Michelle Rhee's contentious tenure as D.C. schools chief is coming, as expected, to an end: she's announcing her resignation today. Her time running the public school system of the nation's capital was marked by an aggressive reform platform and teacher firings that drew criticism to her and Mayor Adrian Fenty, whose fate was tethered, somewhat, to the political risks of Rhee's agenda. See this Atlantic.com piece by Natalie Hopkinson on how Rhee's reforms alienated some voters from Fenty and ultimately led to his loss in the D.C. mayoral primary to his political rival, City Council Chairman Vincent Gray.
The Washington Post reports on Rhee's departure:
Rhee survived three contentious years that made her a superstar of the education reform movement and one of the longest-serving school leaders in the city in two decades. Student test scores rose, and the teachers union accepted a contract that gave the chancellor sweeping powers to fire the lowest-performing among them.But Rhee will leave with considerable unfinished business in her quest to improve teaching, close the worst schools and infuse a culture of excellence in a system that has been one of the nation's least effective at educating students.She will be replaced until at least the end of the school year by Deputy Chancellor Kaya Henderson, a close associate.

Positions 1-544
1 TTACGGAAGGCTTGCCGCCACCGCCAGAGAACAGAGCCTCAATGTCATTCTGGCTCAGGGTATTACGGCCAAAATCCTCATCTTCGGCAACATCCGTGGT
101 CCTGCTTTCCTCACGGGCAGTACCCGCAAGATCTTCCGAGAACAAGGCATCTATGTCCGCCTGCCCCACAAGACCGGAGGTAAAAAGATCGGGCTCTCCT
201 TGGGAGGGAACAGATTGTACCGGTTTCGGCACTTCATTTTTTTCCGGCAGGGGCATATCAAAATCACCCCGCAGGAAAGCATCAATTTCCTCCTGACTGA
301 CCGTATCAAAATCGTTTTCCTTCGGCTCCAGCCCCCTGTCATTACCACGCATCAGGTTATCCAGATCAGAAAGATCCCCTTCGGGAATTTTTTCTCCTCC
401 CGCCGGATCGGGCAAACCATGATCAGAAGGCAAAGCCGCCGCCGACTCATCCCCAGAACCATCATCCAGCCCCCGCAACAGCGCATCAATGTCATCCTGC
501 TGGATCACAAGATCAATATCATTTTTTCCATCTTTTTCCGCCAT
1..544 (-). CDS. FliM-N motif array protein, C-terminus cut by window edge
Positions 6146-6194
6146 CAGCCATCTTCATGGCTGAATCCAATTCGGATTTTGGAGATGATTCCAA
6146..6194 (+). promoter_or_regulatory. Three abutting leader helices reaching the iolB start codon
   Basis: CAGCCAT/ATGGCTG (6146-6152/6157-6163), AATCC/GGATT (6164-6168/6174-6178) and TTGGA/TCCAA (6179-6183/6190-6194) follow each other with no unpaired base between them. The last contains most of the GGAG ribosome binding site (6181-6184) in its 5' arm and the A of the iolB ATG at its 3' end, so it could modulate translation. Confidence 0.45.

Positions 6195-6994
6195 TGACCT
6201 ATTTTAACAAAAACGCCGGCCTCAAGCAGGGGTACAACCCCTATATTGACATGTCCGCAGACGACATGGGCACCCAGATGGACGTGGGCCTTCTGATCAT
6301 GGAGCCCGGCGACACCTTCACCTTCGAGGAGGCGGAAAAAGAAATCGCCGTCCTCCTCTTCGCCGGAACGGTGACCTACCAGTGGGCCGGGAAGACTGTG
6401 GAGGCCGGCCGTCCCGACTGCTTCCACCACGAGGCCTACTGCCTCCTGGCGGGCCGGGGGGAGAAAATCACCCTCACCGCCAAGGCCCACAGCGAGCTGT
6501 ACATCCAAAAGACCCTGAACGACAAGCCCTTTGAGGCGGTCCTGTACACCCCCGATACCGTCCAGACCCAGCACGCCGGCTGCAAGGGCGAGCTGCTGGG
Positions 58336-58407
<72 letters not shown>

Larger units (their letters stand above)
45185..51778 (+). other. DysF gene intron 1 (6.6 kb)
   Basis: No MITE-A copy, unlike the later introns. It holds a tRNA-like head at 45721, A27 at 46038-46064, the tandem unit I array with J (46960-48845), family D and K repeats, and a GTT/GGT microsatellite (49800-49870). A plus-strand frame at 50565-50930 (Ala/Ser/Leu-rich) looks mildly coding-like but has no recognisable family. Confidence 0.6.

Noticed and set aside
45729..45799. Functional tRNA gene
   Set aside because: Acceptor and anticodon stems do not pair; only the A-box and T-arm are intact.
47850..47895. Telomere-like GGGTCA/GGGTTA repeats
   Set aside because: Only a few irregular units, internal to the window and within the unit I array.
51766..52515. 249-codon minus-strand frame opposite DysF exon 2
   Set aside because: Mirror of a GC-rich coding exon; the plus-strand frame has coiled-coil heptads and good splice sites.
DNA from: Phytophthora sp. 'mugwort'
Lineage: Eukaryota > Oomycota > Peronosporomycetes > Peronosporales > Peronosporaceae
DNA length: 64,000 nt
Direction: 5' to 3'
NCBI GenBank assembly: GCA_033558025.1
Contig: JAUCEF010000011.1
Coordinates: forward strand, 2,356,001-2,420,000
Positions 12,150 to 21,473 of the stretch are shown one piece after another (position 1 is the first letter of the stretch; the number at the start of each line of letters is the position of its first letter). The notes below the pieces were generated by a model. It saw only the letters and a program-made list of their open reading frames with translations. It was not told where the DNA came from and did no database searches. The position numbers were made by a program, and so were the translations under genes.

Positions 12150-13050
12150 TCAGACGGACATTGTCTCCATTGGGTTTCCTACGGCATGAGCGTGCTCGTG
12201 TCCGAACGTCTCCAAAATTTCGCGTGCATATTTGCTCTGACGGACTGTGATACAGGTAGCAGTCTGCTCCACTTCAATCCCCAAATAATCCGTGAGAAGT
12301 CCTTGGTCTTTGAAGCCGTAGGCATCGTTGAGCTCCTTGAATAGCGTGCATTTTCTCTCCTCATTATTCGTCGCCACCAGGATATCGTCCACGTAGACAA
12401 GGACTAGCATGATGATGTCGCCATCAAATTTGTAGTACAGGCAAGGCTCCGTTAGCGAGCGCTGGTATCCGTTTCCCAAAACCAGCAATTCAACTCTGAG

Read the full story at the Post.
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Chris Good is a political reporter for ABC News. He was previously an associate editor at The Atlantic and a reporter for The Hill.